It was the right place and the right time - there was an opening available at the right time for me. Amazon has many of the positives from the military - there is a high standard for everything and it pays to be a winner. Amazon does not have much red tape - you're encouraged to run fast and people are willing to take risks on you. Many Marines are offered jobs after they get out that don't take advantage of their full skill set. Amazon is the opposite of this. They understand where you've done and where you want to go. If you can prove yourself once or twice, they will make BIG bets on you.
It's also a great example of the importance of narrative - everything they do is based on an overarching vision document. Nothing gets done without a vision document. You synthesize where you want to go and how you want to get there.
What advice do you have for people looking to apply to Amazon?
First off, you should be familiar with the STAR interviewing method (situation, task, action, result). Make sure you have examples from your experience, what you did, what was the outcome, who did you do it with. You should be able to talk about your resume in 2-3 different ways in this STAR format.
Amazon, similar to the military, is very serious about their leadership principles. You can research them easily online, but every interview is structured around these leadership principles. Veterans sometimes shy away from "name dropping" or referring to leadership principles directly, but people love it when you do this.
There is a whole new veterans initiative at Amazon. You could apply at Amazon.com/jobs, but it's hard to make it through this way. The link below in the Resources section is much better. It goes directly to teams of military-specific recruiters, most of whom are veterans or military spouses themselves.
As someone who works in Talent Management, what career advice do you have for veterans a few years out of active duty? How can they succeed and move forward in their current roles?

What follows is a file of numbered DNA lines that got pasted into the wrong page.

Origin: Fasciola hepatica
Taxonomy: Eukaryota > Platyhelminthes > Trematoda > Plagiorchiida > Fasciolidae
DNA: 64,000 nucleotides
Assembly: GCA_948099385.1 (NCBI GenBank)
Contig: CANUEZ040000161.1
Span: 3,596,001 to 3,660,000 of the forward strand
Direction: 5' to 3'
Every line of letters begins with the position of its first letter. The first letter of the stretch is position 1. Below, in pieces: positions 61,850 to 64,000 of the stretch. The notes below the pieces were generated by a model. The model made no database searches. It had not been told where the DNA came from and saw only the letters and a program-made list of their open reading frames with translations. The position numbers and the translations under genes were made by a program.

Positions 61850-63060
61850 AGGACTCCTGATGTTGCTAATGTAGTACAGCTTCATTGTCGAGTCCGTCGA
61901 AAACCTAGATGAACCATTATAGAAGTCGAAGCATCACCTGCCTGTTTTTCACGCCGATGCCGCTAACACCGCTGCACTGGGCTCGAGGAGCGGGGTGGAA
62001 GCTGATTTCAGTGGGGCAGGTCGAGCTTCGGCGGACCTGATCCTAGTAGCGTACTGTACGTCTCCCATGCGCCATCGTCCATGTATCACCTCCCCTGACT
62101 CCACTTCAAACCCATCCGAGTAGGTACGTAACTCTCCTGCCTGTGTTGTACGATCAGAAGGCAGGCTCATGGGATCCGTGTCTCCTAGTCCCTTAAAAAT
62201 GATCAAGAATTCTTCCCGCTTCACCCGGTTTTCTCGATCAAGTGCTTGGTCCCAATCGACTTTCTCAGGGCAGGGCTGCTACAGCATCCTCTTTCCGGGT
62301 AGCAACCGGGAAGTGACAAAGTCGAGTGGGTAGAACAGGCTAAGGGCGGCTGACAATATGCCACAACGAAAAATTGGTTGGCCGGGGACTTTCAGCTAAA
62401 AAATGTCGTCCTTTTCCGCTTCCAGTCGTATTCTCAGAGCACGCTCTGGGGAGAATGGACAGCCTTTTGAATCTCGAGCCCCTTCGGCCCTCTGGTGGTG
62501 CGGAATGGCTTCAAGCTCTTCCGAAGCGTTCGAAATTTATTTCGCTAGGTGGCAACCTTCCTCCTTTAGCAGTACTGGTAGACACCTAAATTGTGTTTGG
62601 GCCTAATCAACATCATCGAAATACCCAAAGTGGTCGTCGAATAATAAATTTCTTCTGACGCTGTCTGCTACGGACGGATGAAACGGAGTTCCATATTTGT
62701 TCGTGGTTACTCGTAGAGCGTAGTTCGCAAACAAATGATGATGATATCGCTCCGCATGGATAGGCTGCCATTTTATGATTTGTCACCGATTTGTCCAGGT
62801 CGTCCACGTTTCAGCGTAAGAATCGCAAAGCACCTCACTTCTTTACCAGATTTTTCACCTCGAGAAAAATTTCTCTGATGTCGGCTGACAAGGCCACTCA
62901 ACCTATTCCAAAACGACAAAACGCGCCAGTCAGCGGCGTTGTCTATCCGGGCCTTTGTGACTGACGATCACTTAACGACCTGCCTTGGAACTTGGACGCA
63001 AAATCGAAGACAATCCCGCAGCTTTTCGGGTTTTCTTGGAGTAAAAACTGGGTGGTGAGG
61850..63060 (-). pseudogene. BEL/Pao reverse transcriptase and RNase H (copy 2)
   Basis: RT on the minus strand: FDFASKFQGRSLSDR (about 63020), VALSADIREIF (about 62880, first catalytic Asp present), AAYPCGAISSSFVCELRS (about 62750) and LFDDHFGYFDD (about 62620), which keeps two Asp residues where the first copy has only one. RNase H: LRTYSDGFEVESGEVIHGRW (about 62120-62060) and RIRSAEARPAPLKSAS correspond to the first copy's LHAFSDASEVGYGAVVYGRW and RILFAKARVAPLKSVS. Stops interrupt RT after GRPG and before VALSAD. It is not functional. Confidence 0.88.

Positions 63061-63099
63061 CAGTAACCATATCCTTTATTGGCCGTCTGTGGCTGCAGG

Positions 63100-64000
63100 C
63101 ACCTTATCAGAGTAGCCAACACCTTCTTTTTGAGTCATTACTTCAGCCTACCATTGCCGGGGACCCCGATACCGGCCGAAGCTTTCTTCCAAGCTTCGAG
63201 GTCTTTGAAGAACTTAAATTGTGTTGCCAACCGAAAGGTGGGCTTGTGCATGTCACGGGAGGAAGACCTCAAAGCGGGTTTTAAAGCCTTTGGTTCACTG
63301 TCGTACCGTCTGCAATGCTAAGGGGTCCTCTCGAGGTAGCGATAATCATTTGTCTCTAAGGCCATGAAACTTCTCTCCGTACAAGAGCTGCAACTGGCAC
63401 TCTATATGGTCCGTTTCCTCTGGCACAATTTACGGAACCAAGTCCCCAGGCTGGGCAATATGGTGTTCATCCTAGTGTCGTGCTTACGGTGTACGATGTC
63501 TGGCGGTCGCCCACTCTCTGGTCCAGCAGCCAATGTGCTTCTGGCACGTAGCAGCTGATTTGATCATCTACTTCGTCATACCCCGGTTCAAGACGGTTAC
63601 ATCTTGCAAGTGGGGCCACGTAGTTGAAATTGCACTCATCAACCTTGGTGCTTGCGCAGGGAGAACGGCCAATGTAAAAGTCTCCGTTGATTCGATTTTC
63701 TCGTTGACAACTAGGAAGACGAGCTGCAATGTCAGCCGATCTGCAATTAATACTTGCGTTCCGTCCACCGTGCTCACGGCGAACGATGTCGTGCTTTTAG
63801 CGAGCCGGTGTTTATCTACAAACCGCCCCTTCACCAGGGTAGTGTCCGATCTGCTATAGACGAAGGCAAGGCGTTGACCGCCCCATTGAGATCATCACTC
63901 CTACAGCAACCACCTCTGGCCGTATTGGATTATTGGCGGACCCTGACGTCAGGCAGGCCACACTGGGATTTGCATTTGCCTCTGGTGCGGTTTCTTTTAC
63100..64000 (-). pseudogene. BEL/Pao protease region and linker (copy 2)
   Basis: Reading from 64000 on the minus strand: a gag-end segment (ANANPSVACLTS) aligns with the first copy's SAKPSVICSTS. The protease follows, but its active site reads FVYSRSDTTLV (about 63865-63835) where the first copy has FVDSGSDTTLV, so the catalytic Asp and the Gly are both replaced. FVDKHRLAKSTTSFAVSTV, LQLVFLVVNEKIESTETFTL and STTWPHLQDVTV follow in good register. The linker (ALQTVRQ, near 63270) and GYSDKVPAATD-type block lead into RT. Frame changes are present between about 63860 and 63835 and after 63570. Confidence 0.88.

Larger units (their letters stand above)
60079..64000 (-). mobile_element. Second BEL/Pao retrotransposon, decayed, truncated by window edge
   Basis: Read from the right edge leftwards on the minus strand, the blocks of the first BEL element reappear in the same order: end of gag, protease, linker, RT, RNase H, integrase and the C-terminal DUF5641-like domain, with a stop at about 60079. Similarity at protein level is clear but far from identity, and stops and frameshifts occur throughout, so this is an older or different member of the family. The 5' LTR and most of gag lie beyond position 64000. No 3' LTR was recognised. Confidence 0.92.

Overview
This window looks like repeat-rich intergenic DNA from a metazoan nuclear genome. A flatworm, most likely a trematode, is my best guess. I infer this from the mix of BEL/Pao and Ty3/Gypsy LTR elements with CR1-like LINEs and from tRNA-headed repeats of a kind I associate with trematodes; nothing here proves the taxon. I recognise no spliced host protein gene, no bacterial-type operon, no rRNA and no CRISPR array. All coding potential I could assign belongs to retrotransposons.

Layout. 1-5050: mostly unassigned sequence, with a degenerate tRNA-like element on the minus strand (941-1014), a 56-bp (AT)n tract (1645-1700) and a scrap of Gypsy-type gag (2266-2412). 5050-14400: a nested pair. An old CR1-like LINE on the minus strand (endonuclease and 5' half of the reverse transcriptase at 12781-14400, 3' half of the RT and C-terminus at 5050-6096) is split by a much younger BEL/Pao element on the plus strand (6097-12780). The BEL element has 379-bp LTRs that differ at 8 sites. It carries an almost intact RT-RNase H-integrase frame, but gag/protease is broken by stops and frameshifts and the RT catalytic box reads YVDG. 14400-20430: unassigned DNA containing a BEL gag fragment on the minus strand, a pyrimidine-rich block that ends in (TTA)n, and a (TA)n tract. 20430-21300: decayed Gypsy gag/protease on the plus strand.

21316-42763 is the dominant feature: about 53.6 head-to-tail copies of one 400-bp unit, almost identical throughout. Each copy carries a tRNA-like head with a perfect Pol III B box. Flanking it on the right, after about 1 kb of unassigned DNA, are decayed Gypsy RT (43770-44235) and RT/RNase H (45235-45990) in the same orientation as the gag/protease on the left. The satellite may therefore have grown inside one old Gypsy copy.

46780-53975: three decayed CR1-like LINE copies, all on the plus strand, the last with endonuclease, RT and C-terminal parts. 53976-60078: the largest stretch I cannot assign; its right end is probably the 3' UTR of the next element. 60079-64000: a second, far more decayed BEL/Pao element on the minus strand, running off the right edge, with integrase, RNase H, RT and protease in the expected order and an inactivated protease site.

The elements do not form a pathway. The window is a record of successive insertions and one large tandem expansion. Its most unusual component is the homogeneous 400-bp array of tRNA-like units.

People at Amazon move at the speed of Amazon, and there is a lot of ambiguity in each role. The #1 best thing you can do is - regardless of role or company - have a framework that reduces the ambiguity you're feeling. It will make you more happy and content, and will also help you move forward when you do have an ambiguous situation.
An example would be 3-4 conversations where everyone is brought together, and they decide as a group which action items are dropped from the communal list, and which are given priority. A timeline is established with all major deliverables and milestones, and 5 minutes of conversation around each milestone is re-grounding everyone in where they are in the process, and what steps are involved between different parts. It leads to a lot more collaboration and identifying potential faults.
Tell me more about pursuing a Ph.D. while working full time:
Working full time while pursuing a Ph.D. is difficult. One thing that helped me is creating lists of people who could provide honest feedback, people who could provide empathy, a career board of advisors, and a list of people who are my social support. Throughout the Ph.D. process, I viewed a part-time or full-time job as a way to continue to network and have a social circle outside of the Ph.D. process. It’s easy to get tunnel vision when your life is just in one bucket, and it’s always been positive for me to work as well as pursue the Ph.D. I have two brothers who have done this as well.